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  • Health
    The Week

    Johnson & Johnson's early vaccine trial results show most participants developed strong immune response

    Johnson & Johnson announced the start of phase three of its coronavirus vaccine trial this week, citing "positive interim results" from earlier stages of its study. Those were published Friday, and they were indeed promising.The pharmaceutical giant reported that 99 percent of the participants between the ages of 18 and 55 in early-to-mid stage clinical trials developed neutralizing antibodies against the novel virus. The analysis also found that most of the side effects associated with the vaccine were mild and resolved within a matter of days.It wasn't clear, however, whether participants over 65 were well-protected since immune response results were available for only 15 people in that demographic. Additionally, Reuters reports, the rate of adverse reactions — like fatigue and muscle aches — to the vaccine in that age group was just 36 percent, far lower than those seen in 64 percent of the younger participants. That might sound like good news, but it actually suggests the immune response in older people may be weaker.One of the key aspects of Johnson & Johnson's trial is that just a single dose produced a strong immune response in participants. Other companies developing vaccines like Moderna and Pfizer are using a two-dose approach. If Johnson & Johnson's phase three trial, in which 60,000 volunteers will enroll across three continents, eventually proves the single dose is safe and effective, it could simplify distribution of the vaccine. Read more at Reuters and CNN.More stories from theweek.com America is the Holy Roman Empire of the 21st century Wall Street won't let Trump steal the election Lebanon's prime minister-designate resigns after he was unable to form a new cabinet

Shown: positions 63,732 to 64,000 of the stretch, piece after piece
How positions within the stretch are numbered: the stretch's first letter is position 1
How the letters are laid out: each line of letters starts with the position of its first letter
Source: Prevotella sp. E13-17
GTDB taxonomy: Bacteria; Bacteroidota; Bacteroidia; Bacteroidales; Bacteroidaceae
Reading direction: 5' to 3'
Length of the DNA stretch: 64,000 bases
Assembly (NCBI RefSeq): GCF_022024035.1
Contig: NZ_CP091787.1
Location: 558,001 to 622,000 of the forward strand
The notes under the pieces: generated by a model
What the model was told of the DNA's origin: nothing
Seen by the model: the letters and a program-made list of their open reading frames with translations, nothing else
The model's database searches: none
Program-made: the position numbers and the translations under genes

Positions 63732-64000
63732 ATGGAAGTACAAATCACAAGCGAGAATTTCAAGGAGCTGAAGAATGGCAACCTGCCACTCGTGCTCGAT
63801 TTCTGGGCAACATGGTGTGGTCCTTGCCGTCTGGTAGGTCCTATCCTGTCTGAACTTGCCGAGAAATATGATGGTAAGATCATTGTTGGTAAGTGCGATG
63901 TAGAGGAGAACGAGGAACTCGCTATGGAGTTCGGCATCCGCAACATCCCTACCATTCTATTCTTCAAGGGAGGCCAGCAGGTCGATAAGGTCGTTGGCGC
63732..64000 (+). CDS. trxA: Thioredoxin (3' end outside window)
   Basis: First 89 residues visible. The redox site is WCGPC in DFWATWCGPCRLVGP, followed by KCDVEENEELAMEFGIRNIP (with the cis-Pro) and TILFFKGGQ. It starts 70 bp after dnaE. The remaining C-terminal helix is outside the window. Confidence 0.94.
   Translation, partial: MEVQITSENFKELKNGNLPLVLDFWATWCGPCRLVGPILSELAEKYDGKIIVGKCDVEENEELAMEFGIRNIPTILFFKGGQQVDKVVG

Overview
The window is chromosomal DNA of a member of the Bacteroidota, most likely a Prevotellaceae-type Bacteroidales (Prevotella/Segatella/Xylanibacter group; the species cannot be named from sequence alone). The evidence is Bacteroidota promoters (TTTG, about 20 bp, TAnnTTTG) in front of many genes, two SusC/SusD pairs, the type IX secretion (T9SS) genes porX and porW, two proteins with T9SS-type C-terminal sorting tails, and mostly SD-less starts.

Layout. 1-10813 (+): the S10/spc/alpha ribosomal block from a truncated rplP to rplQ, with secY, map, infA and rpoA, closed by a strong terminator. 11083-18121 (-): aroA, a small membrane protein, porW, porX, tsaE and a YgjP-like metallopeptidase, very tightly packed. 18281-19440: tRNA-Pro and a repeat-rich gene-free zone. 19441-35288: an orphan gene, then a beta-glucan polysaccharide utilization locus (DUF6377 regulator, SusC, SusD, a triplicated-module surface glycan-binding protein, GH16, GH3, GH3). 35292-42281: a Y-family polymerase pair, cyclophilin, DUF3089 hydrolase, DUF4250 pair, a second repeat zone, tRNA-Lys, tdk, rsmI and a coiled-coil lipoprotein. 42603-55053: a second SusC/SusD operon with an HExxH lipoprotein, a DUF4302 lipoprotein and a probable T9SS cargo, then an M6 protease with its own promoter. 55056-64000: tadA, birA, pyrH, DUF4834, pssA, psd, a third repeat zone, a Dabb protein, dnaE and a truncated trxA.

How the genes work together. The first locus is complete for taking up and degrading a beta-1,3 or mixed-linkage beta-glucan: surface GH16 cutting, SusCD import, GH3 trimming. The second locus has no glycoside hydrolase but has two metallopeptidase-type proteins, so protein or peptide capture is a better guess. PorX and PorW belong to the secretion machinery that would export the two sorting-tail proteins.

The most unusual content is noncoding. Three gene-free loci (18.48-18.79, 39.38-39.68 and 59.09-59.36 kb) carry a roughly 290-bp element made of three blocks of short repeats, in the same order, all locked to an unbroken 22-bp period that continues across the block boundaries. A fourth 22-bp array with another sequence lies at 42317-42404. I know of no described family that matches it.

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  • Celebrity

    Kristin Cavallari Proves Summer Isn’t Over Yet With a Racy Topless Photo

    Recently divorced Very Cavallari star Kristin Cavallari shared a steamy semi-nude photo from Catalina Island after revealing, "I'm just feeling the best I've felt in a really long time."